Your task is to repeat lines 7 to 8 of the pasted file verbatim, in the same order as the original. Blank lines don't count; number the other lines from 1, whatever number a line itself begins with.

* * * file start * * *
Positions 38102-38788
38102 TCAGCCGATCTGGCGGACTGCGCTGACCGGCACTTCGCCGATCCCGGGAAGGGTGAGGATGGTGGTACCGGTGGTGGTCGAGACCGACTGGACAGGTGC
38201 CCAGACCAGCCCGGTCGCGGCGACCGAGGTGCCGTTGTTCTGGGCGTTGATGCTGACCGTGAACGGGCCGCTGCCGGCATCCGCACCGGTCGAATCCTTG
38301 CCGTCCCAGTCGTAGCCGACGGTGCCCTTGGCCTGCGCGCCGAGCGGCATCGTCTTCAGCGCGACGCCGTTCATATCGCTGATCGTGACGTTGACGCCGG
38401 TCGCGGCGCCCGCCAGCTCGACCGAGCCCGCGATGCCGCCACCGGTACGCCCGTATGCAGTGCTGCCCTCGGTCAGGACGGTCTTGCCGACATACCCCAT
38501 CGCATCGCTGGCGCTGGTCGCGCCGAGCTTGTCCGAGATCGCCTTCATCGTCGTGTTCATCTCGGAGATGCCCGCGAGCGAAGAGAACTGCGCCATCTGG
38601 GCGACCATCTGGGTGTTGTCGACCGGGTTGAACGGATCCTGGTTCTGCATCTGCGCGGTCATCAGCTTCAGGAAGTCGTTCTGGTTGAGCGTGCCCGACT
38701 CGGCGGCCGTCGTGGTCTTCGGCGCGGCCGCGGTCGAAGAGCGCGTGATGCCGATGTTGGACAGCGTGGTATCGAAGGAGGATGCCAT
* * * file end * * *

38601 GCGACCATCTGGGTGTTGTCGACCGGGTTGAACGGATCCTGGTTCTGCATCTGCGCGGTCATCAGCTTCAGGAAGTCGTTCTGGTTGAGCGTGCCCGACT
38701 CGGCGGCCGTCGTGGTCTTCGGCGCGGCCGCGGTCGAAGAGCGCGTGATGCCGATGTTGGACAGCGTGGTATCGAAGGAGGATGCCAT